They form a dryish pulp, inhibiting mastication. The fruit absorbs her concentration. She doesn’t hear the other footsteps, contrived, stalking. The bitter fruity odour hypnotic. She feels a low growl emerging from deep below her larynx. Primal guttural vibrations of dorsoventral membrane. She turns to the sound of dead branches snapping. Spews out the bitter pulp. Its dark blood drips from her mouth. (p 13)
Here, one death is averted, and yet another will take place, witnessed by the speaker who will discover/ uncover the body. The “she” who is being saved from the consumption of the poisonous berries by an encounter with a (presumable) bear finds 3 weeks later “his body” “consumed by the forest” (p13). Yet the transformations, life to death, predator to prey, are not so easily delineable in this poem: the “she” transforms from potentially being a person consuming a poisonous plant which can thus consume her by killing her off to being (perhaps) a growling bear who “rears up, fearless” (as Rowley writes a little farther along). Thus the “she” may be in fact an animal confronting another predator—perhaps another bear—as a human is rarely described as “rearing up” so the question of where danger lies and who is in danger are increasingly complexified by these metamorphoses.
The book itself ends with what can be read as a place where global or even universal destruction is underway—or where, alternatively, phoenix-like this destruction will link to a rebirth. The final poem Casual Mythology IV states:
Hey big boy down here we’re
waiting for the long one, bombast, outroar.
Shafts of ion spray in the face.
Cummon. Throw it.
If you’re so pop-god high-energy luminous
let’s see some major cloud-to-ground strokes,
let’s feel those electrons jump,
those discharge papers burn
Again, the reader cannot miss the sexily witty sensual(ized) language use, suggesting ejaculation in the “shafts of ion spray in the face” or the taunting but inviting-the-lover closer calls of “big boy” “Zeus baby” “Cummon” “Throw it” and use of “let’s see” and “let’s feel”. There is a dual big bang underway, and Rowley makes us laugh at the fun and funny obviousness of that combo. In fact, the final section of the book is chock full of playful language acknowledging its own popular cultural word spins on old-time Romantic notions of mythological gods, as “pop-god high-energy luminous” or “”Zeus baby” demonstrate.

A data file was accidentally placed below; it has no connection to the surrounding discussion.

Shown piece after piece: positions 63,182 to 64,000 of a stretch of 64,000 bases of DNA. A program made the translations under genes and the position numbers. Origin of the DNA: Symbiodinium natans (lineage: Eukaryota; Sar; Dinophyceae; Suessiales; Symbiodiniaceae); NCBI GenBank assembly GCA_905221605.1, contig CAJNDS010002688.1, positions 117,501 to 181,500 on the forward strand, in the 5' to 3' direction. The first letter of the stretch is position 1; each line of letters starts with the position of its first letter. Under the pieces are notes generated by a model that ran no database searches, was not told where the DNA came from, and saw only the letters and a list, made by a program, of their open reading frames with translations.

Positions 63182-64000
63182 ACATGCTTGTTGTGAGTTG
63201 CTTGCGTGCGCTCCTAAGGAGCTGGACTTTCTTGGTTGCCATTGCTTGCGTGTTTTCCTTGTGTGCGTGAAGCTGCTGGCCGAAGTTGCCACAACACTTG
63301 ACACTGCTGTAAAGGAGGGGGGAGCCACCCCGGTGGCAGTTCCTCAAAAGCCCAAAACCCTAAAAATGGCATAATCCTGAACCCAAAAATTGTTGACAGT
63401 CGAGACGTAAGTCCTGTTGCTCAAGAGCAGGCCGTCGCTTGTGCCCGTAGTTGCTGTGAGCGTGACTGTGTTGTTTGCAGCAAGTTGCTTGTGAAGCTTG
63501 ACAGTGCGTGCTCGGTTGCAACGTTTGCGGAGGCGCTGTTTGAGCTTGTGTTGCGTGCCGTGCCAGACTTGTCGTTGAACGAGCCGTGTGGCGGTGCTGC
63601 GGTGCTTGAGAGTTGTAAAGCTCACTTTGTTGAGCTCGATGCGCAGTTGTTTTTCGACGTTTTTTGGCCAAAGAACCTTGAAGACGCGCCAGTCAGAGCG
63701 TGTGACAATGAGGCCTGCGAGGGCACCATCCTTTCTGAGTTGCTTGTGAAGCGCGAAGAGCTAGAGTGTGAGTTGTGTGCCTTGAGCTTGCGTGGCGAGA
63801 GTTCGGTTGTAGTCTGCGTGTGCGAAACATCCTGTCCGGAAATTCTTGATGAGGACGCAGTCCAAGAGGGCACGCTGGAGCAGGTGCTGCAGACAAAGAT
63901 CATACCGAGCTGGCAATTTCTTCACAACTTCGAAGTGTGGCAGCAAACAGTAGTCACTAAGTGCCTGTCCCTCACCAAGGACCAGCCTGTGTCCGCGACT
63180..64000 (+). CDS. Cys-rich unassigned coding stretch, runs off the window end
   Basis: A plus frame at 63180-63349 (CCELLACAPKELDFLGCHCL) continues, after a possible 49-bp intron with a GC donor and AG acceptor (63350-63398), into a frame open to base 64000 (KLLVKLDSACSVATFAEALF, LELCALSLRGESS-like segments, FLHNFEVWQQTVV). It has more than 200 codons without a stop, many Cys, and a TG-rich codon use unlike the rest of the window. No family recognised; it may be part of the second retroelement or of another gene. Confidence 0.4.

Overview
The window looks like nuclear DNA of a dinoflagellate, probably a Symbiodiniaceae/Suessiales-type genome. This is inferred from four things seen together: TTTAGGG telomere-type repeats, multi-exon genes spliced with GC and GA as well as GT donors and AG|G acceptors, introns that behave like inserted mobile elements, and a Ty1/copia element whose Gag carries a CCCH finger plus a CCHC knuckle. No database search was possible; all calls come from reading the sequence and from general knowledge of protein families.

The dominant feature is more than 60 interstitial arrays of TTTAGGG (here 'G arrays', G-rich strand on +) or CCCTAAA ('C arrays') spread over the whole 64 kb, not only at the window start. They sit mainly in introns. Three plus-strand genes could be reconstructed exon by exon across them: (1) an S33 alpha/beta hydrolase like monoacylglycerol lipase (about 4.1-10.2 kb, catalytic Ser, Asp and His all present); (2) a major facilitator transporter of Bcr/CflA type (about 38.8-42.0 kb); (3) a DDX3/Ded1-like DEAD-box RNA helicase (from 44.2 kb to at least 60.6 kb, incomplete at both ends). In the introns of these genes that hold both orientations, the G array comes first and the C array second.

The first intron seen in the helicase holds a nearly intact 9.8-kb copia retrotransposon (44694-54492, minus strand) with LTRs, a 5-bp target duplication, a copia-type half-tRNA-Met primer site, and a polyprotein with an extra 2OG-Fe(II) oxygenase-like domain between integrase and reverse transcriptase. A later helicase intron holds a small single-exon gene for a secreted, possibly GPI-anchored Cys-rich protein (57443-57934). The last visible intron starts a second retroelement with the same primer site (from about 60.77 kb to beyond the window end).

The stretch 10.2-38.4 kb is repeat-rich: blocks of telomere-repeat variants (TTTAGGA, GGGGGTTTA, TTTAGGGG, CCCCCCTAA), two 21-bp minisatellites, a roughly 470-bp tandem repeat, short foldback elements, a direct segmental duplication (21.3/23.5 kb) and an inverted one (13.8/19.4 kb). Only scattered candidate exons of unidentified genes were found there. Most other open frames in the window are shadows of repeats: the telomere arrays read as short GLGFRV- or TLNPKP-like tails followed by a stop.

What is fantastic in this last poem is that it takes Rowley’s ethical and aesthetic explorations of the individual universe, the self as held and contained in a body subject to its own always proximate mortality and frailty potentially on the verge of being returned to an elemental pre/post being state in the molecular and physical universe to a plane where that larger molecular, elemental universe is also subject to its own re-big bang—able to be discharged, recharged, split apart like an atom. Or else we can just read this as a call for lightening, the speaker yelling up to Zeus to send on down one of his big ionizing bolts (which again have the potential to char broil the individual mortal). So perhaps the earth, perhaps the speaker, perhaps the book and poem and thus “discharge papers” will burn here if Zeus responds to the speaker’s taunting. All this awaits to be seen, post or pre book—and therefore the reader again is reading, living caught in “this minute, each moment / a closure / a closed /loop.” (p85) as Rowley states in Nietzsche’s Lullaby where that closed loop is “resilient in / returning” (p85).
I, too, enter into or become that loop, returning to reread the poems of Viral Suite where I explore the interactions and curves and circlings of Rowley’s language, delecting in its sensual-intellectual gymnastics.
Viral Suite by Mari-Lou Rowley, Anvil Press, Vancouver, 2004 ISBN I-895636-58-2 ($16 Canadian or $12 US dollars on their website http://www.anvilpress.com/Books/viral-suite)